Paul’s pudgy, alcohol-fed body carelessly lay splayed out on the lone deckchair. He lazily tossed yet another empty beer bottle at the rapidly mounting pile on his right. It landed on it with a noisy clink and slid down on the hot sand. The beach was filled with its usual cacophony; teenage girls in skimpy swimwear playing volleyball and cackling away, Hawaiian music playing in his beach shack nearby, a toddler bawling when the waves swallowed its sand castle, and so on. Oblivious to all this, Paul’s eyes were set on the figure playing in the ocean, a mere speck from where he lay. She wanted a memorable holiday, right? He was going to give her one.
In his 39 years of existence Paul had done every crime in the book; robbery, extortion, kidnapping, murder, what say you. His checkered past had earned him several years in prison and a bunch of blood-thirsty enemies. Raised in the tough neighbourhood of Queens borough, he had learned to match aggression with violence early on. Gang wars had claimed the lives of his parents and elder brother when he was merely ten years old. The cat-and-mouse game between him and the world had begun then and was still on. He moved every few months, hiding and assuming a new name and occupation to keep away.
Lanikai Beach in Honolulu was his home for now. He had rented a rundown beach shack for fun and surprisingly turned it around. His shack served authentic local cuisine and cheap booze for people looking for an exotic holiday experience. Respite from the sun during the day and a bustling party place with sparkling lights at night, it had soon become a tourists’ favourite. People thronged there, took pictures, and brought a smile to Paul’s often expressionless face.
Elena had arrived on the beach with her parents on an otherwise regular day in a tourist bus. Her bright smile and lovely olive complexion were in complete contrast to Paul’s tanned skin and beaten demeanour. While her parents and other tourists settled down for a drink in the shack, she happily mingled with him and his staff attacking them with a barrage of questions. She was eight years old and very bright. The tiny seashell bracelet in her left hand made a musical tinkling sound every time she moved. Is she a happy child or just happy to be on holiday, Paul wondered.
The sun moved westward and everyone collected near the bus when the driver blew the horn to leave, as promised. Some were brushing off sand from their hair and clothes, some were scanning their cameras for the best pictures while others were already discussing the next spot. Paul glanced at the leaving bus from his shack and felt an unidentifiable pang of regret. What was it? He sluggishly went for a stroll on the far side of the beach before the night crowd arrived and broke its serenity. Detecting a movement in a deserted area he moved closer to find Elena running to and fro from the beach to the water, apparently making a sand castle.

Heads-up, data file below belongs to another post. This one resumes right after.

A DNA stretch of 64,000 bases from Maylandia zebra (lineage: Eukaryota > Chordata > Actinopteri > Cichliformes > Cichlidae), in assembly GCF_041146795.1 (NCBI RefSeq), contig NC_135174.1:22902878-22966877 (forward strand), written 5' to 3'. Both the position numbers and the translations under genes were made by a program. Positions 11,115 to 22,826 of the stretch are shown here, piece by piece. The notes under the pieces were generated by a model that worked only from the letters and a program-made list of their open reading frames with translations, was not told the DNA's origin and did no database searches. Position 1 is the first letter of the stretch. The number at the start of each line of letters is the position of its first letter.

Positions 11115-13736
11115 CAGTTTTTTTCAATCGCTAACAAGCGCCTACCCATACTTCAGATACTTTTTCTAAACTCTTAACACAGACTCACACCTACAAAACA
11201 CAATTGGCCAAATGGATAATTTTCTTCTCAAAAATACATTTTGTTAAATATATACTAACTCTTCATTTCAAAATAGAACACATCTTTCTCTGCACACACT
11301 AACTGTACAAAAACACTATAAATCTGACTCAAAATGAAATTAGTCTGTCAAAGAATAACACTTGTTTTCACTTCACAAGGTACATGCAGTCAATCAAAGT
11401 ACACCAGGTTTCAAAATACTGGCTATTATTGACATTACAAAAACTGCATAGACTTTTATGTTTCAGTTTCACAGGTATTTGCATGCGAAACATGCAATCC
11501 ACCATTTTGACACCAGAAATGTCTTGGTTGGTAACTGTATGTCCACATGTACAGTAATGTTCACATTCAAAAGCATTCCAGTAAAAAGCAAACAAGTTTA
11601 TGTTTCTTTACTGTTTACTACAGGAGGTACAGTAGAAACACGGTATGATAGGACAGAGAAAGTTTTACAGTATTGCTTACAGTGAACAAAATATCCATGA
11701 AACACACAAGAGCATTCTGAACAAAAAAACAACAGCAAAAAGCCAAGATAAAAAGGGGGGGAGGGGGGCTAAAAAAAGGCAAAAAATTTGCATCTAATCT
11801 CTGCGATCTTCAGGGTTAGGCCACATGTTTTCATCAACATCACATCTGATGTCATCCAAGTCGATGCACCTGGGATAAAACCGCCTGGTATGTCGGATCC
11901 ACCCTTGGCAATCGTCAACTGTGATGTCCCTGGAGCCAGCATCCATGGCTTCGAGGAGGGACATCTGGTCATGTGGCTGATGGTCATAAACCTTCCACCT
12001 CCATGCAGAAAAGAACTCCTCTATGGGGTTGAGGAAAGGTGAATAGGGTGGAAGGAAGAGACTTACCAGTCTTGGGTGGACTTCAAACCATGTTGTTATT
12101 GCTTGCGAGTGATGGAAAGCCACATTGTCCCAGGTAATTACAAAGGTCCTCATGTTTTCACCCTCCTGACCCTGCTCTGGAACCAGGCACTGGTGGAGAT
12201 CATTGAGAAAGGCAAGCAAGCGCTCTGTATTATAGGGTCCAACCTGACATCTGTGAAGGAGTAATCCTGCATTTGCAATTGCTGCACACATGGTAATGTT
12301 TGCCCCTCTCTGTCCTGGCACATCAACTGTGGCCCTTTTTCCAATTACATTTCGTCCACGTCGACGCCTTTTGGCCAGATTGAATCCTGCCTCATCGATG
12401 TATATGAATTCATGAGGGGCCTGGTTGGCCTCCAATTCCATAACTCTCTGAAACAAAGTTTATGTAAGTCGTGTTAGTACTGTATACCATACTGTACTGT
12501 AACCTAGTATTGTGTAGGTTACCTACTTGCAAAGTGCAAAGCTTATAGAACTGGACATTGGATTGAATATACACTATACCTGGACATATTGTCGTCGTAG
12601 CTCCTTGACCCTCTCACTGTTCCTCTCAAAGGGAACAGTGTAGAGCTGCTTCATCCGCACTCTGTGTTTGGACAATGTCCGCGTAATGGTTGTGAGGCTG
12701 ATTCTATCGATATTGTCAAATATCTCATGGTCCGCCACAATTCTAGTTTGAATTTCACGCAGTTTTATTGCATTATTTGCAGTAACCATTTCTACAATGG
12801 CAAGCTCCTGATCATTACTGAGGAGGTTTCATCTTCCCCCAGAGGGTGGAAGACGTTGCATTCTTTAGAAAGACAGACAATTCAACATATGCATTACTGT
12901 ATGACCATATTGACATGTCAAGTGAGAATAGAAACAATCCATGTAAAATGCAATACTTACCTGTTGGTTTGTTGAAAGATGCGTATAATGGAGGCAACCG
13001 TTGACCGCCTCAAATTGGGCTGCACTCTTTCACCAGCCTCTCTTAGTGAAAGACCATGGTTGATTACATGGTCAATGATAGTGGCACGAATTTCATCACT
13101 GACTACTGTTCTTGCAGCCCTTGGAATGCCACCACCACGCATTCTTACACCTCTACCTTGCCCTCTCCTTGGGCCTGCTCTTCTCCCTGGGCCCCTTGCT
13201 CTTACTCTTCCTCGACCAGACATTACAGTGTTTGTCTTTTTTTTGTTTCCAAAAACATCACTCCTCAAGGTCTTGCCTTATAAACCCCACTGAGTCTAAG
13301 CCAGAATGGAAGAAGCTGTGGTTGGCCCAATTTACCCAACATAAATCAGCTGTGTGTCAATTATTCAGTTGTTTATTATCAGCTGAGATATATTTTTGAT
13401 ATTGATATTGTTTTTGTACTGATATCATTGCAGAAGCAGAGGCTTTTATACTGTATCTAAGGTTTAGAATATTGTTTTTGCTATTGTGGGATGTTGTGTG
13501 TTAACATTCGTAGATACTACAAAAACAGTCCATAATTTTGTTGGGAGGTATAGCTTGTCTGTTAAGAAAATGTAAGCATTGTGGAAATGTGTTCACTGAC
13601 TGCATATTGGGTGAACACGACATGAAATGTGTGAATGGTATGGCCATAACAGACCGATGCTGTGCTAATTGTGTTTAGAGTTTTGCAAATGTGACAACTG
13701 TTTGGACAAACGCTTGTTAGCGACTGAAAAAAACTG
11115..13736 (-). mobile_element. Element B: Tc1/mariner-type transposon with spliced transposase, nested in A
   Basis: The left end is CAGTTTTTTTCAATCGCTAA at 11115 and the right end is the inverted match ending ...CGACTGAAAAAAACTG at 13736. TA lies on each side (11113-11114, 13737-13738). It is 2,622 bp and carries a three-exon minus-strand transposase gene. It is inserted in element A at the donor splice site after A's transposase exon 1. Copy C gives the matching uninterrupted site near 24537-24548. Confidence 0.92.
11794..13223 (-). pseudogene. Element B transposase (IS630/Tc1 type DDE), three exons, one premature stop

Stricken by panic, Paul mindlessly sprinted towards her. What was she doing there all alone? Had her parents not ensured that she was on the bus when it left? What kind of irresponsible idiots were they, taking off like that? Do they call this a family holiday? The questions in his mind only flared his anger further. Once near her though, he took a deep breath, forced a smile, and asked her where her parents were. She looked around and seemed to register the quiet for the first time. Tears filled her eyes as she suddenly spotted her bus missing from where it was parked. “Have they left without me?” was all she could say.
For a moment Paul wished to do nothing and have this beautiful angel to himself. Could this be his chance at a family? Her presence had warmed his heart and given him hope he never knew existed. She could be his daughter! Thankfully, sanity prevailed. He wanted to get the cops involved but that could open a can of worms. Instead, he got in touch with the bus company and informed them about Elena’s situation. They found her worried parents soon enough but they could take an hour to get there. Elena danced with joy when he told her about the development. He suggested that she play on the beach in front of the shack till then where he could keep a watch at her. She happily agreed.
Looking at her from the deckchair now, Paul couldn’t help smiling to himself for his silly digression. He rose clumsily and walked towards her. He saw people come and go every day. Holiday goers, regular beach lovers, photographers, college kids, and so many more. Elena was something else though. She had shown him what happiness was, just with that beautiful smile of hers. Maybe a few years from now she would look back at this day and remember him fondly too. He could live with that.
This post was created for the Blogaberry Creative (Monthly) Challenge.
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